An alarming new report from McKinsey & Co. called “The future of work in black America” highlights the challenges American workers will face during the next decade as automation continues to take away blue-collar jobs. But while the negative effects of automation are expected to hit all demographics, black American males are the group that will be most affected.
Automation refers to software, artificial intelligence, and robots taking over low-skilled jobs that once required a human to do. Businesses are rapidly pursuing automation advancements because of their cost-saving benefits. You don’t need to provide AI and robots with sick pay, health insurance, or overtime, after all.
There are three main reasons McKinsey & Co. found that black male Americans will be worst affected by automation:
- Black male Americans are overrepresented in high-displacement job categories. “High-displacement” jobs are the jobs most likely to be lost due to automation. Jobs in this category include office support, like secretaries and data entry personnel; food services, including fast-food workers; production workers, which include machinists and other factory workers; and retail workers.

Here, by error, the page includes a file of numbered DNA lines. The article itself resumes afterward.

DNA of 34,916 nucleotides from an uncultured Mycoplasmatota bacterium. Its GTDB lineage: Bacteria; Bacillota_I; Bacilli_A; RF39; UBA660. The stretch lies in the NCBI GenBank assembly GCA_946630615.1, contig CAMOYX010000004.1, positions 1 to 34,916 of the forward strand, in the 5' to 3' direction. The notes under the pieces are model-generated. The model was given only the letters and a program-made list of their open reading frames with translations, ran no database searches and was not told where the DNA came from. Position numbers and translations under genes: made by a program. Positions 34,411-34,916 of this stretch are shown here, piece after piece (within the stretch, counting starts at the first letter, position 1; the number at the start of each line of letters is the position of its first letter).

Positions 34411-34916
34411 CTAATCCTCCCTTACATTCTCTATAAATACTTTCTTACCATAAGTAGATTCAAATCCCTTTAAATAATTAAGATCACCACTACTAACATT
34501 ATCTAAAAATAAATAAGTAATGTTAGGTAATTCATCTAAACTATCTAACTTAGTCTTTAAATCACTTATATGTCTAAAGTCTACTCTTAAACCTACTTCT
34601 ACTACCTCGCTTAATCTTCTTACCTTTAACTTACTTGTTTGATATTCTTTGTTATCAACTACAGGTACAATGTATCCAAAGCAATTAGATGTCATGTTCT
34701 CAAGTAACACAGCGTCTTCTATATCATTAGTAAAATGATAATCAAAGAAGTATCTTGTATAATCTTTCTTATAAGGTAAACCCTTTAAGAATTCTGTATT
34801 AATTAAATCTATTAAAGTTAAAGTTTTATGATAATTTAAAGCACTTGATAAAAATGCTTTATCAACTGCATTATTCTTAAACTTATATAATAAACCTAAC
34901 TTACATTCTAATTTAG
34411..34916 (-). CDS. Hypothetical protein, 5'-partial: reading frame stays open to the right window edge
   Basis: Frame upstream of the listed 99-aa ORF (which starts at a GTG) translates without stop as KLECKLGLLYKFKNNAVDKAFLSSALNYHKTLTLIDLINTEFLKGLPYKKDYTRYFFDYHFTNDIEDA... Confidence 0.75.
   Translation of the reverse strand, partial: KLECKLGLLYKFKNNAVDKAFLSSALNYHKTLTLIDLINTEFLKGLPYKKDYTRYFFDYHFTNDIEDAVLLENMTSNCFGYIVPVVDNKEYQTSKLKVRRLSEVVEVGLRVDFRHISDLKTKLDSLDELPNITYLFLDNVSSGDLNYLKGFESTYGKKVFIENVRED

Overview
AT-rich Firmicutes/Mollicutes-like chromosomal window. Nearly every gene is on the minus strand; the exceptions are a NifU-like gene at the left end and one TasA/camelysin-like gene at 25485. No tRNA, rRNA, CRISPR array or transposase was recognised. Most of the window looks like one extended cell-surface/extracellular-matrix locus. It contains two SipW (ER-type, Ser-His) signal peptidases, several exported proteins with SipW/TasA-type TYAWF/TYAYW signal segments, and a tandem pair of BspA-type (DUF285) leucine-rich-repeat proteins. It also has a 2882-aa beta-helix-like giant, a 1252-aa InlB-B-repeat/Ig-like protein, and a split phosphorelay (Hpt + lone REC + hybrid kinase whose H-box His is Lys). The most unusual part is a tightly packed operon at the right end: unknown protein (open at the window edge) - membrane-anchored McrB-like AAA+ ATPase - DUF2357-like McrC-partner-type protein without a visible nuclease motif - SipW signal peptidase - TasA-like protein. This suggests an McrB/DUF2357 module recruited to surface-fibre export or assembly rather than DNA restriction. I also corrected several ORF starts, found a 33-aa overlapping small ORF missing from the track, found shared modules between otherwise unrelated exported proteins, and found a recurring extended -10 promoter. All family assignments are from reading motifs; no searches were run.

- Black male Americans are also underrepresented in low-displacement job categories, that is, jobs which are expected to feel the impact of automation the least. These jobs include creative jobs, health professionals, teachers, business and legal jobs, and property and agriculture jobs.
- Black male Americans are also less concentrated in the areas of the country that are expected to experience the most economic growth over the next decade. In contrast, they are more concentrated in areas of the country that can expect the least economic growth over the next 10 years. As the report states, “African Americans are underrepresented in five out of the six projected fastest-growing geographical archetypes and are overrepresented in two of the six slower-growing archetypes.”
Black female Americans are expected to better weather the automation storm, however. That’s mainly thanks to the fact that many of the careers well represented by black women, including home health aides, nursing assistants, and personal-care aides, are expected to see more demand over the next decade.
As for how automation’s affect on black men can be mitigated, McKinsey & Co. says public- and private-sector institutions should pursue “large-scale economic-development strategies” to increase jobs and opportunities; supporting attainment of higher education for African Americans, which McKinsey & Co. says are “significantly underrepresented in the population that has a bachelor’s or graduate degree”; and enabling occupation switching and reskilling, as many of the men most likely to be affected already have the skills to work in other fields that are less likely to be impacted by automation.